Mayor Eric Garcetti on Saturday signed into law an ordinance that gradually raises the minimum wage in Los Angeles to $15 per hour.
The ordinance raises the minimum wage for businesses with 26 or more employees to $10.50 per hour in July 2016. The wage again rises to $12 per hour by July 2017, $13.25 per hour by July 2018, $14.25 per hour by July 2019 and finally to $15 per hour by July 2020.
Businesses with 25 or fewer employees will follow the same schedule on a one-year delay under the ordinance.
It also calls for minimum wage to continue increasing in 2022 based on the cost of living.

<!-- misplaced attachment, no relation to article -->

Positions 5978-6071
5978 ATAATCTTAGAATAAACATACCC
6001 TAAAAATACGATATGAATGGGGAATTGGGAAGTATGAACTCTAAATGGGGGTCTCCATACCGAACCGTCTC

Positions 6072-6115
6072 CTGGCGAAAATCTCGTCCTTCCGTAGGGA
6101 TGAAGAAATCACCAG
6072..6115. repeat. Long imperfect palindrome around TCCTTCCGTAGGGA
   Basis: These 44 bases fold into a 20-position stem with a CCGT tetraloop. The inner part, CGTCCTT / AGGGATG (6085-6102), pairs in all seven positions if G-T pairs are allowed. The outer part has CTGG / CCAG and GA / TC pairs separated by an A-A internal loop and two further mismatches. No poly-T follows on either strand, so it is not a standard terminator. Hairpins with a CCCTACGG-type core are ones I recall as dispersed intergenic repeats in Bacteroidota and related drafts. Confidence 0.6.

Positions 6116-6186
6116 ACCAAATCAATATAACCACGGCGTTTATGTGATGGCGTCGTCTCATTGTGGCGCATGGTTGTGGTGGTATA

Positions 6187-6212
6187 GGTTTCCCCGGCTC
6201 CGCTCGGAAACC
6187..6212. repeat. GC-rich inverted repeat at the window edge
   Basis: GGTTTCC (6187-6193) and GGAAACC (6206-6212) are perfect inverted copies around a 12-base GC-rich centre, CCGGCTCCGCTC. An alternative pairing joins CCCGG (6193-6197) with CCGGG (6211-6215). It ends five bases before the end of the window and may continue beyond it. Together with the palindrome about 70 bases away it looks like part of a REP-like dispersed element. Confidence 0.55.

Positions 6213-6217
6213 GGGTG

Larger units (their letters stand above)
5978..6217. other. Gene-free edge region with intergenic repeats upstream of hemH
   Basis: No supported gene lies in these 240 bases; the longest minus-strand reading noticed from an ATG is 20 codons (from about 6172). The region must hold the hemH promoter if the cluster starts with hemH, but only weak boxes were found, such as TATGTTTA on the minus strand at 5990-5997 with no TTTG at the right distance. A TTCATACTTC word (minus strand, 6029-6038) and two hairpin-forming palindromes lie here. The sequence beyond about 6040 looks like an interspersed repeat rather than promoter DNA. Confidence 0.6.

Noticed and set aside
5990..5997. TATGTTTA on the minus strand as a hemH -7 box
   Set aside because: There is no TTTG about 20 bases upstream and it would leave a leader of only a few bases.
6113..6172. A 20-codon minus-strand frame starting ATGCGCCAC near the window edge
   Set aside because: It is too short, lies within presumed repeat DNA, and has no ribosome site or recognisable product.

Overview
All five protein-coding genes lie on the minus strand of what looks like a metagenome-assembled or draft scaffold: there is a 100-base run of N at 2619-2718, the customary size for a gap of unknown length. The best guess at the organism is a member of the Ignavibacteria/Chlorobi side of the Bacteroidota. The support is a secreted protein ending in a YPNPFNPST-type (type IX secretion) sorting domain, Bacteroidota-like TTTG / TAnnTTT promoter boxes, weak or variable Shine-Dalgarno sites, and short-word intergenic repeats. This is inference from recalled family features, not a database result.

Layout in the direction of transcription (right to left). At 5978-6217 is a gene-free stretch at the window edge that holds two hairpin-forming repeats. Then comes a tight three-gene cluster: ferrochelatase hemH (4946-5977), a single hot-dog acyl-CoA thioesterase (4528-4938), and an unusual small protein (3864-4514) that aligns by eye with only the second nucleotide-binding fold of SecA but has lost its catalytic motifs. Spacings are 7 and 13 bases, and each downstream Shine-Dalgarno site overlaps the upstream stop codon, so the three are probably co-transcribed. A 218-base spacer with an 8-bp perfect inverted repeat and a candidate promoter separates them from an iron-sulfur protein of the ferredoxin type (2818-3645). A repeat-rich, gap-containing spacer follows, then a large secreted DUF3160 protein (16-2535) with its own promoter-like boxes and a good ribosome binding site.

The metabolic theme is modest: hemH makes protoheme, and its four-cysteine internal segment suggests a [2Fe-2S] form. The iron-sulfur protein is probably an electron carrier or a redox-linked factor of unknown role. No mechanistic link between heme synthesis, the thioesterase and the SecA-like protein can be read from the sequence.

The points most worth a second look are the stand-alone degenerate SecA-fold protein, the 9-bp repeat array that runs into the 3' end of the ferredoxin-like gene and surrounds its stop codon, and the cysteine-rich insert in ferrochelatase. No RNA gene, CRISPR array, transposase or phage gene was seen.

Garcetti signed the ordinance at Martin Luther King Jr. Park, the same park where he and members of City Council launched a campaign to raise the city's minimum wage from $9 per hour on Labor Day 2014.
"With this vote, the minimum wage will no longer be a poverty wage in Los Angeles," Garcetti said last week. "I want to thank the City Council for joining me in building a city that provides greater opportunity and possibilities for all of our residents."
Critics have said the minimum wage will life in LA harder for businesses, which may have to raise costs or lay off workers.
Los Angeles, a city with 3.8 million residents, will be the largest city in the country with a $15 minimum wage.
City Council gave its final approval on Wednesday for the ordinance with a 12-1 vote, with Councilman Mitchell Englander the lone dissenter.